Reaction to Canada and Australia’s withdrawal from 2020 Tokyo Games due to the coronavirus.
The Canadian Olympic Committee (COC) and Paralympic Committee (CPC) said: “The COC and CPC urgently call on the International Olympic Committee (IOC), and the International Paralympic Committee (IPC) and the World Health Organization (WHO) to postpone the Games for one year and we offer them our full support in helping navigate all the complexities that rescheduling the Games will bring.”
The Australian Olympic Committee said: “The Australian Olympic Committee (AOC) says Australian athletes should prepare for a Tokyo Olympic Games in the northern summer of 2021, following the IOC’s announcement of a potential postponement of this year’s Games and changes in public health landscape in Australia and across the globe.”
Paralympics Australia said: “Paralympics Australia is wholly supportive of a postponement of the Paralympic Games in the best interests of public health, both here and abroad. It is hard to see another option.”
Japanese Prime Minister Shinzo Abe said if holding the Games in their “complete form” became impossible, “we may have no option but to consider postponing the Games, given the Olympic principle of putting the health of athletes first”.
The Russian Olympic Committee (ROC) said: “We view as unacceptable any attempts to bring pressure on the organizations in charge responsible of staging the Games and to force them to take rash decisions.
“Panic is the worst what can happen in the current situation. The ROC urges all the representatives of the sports community to keep Olympic calm, to act systematically and constructively while preparing for the Tokyo 2020 Olympic Games, to make every effort to come out (with) a consensus on issues that are of concern to all of us in the contest of the upcoming Tokyo 2020 Olympics.”
Hellenic Olympic Committee president Spyros Capralos told Reuters: “The IOC needs to take a quick decision on the matter. I understand where the athletes are coming from. I was a former athlete (water polo).
“When you cannot train you are stressed, you live in agony which is disastrous. Postponement is inevitable because things change so quickly every day. No one wants cancellation but I don’t see how the Games could be held in July.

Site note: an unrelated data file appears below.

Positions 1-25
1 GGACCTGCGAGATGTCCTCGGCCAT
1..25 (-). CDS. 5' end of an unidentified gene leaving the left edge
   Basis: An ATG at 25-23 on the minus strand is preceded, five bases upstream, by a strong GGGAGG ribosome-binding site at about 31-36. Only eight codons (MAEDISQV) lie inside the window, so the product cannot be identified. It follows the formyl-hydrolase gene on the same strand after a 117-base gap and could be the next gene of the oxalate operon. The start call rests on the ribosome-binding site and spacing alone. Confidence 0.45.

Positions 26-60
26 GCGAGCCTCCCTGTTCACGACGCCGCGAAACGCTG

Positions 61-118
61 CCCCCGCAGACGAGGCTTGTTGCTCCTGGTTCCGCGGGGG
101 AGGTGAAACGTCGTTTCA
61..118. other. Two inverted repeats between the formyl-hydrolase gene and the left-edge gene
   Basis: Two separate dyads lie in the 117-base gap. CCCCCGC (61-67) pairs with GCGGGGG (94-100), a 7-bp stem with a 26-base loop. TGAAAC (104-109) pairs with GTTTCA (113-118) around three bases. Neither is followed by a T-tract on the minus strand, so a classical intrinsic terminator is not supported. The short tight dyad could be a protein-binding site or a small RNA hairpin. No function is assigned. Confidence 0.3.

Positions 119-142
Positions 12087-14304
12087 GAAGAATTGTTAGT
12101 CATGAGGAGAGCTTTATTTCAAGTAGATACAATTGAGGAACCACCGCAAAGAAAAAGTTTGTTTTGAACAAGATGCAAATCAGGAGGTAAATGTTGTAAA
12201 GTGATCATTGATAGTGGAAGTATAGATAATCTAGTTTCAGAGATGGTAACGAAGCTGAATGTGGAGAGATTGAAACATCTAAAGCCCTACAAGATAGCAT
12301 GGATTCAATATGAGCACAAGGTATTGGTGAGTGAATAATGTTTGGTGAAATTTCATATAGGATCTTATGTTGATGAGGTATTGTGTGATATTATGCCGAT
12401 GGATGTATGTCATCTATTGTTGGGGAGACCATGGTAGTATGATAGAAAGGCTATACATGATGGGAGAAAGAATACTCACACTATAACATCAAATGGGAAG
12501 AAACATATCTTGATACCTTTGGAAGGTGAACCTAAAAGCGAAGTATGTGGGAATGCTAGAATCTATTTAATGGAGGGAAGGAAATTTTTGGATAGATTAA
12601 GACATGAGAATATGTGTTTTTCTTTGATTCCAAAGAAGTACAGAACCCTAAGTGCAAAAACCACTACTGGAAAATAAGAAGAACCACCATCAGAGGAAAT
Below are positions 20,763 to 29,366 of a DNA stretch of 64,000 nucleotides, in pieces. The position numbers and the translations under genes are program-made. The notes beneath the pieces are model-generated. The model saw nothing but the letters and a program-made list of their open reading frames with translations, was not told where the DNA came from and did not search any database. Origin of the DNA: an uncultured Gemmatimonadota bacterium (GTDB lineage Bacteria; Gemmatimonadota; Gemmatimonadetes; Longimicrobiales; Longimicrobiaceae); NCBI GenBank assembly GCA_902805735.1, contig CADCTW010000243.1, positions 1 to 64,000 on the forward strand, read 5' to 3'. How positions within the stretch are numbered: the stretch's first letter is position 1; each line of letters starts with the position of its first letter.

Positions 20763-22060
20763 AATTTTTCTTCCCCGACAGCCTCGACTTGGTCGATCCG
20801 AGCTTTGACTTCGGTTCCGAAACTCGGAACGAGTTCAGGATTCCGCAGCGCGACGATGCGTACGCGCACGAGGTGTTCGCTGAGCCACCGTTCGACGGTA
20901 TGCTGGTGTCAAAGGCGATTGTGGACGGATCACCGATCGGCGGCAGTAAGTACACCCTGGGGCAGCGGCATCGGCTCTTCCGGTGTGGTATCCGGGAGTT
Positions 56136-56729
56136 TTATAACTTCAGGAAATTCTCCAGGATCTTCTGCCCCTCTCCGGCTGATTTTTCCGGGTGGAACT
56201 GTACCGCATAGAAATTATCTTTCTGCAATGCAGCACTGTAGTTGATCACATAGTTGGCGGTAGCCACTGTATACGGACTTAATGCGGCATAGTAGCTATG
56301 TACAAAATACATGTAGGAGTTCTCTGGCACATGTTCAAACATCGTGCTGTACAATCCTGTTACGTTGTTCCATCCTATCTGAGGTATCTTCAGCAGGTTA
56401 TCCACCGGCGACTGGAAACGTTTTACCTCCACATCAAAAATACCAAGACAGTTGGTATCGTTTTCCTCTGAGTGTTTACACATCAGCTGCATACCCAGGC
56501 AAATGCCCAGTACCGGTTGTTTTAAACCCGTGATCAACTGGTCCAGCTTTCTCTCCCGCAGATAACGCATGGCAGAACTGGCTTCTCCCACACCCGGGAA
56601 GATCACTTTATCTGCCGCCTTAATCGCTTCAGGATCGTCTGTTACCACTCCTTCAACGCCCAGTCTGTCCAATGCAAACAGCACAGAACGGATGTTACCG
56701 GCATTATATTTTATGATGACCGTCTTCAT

“The faster the decision the better it is for the entire Olympic movement.”
Norwegian Olympics Committee President Berit Kjoell said: “My clear advice to the board (of the Norwegian Olympics committee) is that you should ask not to send any athletes to the Paralympics or Olympics in Tokyo 2020 in light of the serious situation.”
British Olympic Association (BOA) chairman Hugh Robertson said: “If the virus continues as predicted by the government… I don’t think there’s any way that we could send a team … I suspect that we’ll be joining Canada and Australia shortly.”
The Portuguese Olympic Committee said the IOC’s request to athletes to continue preparing “puts great pressure on athletes at a moment when general guidelines from global health authorities insists on the importance of people staying at home … We should not put the health of the athletes at risk in this battle we should be fighting together.”
Morten Molholm Hansen, director of Denmark’s sports confederation, told local broadcaster DR: “To gather more than 200 nations one place in Tokyo already in four months at a time where we don’t know if the coronavirus has been knocked down is way too risky.”
French Olympic Committee president Denis Masseglia said: “The moment the IOC indicates that it is thinking about other solutions, it has already decided to delay the game … The IOC has come under a lot of criticism, although it has never said it wanted to maintain the Games at any cost.”
The Spanish Olympic Committee said: “We have always said that the Tokyo 2020 Games should be held in equal conditions for everyone, something which is not possible in the current situation.”
“We hope that, in the interests of the athletes, the definitive date of the Games is declared as soon as possible.”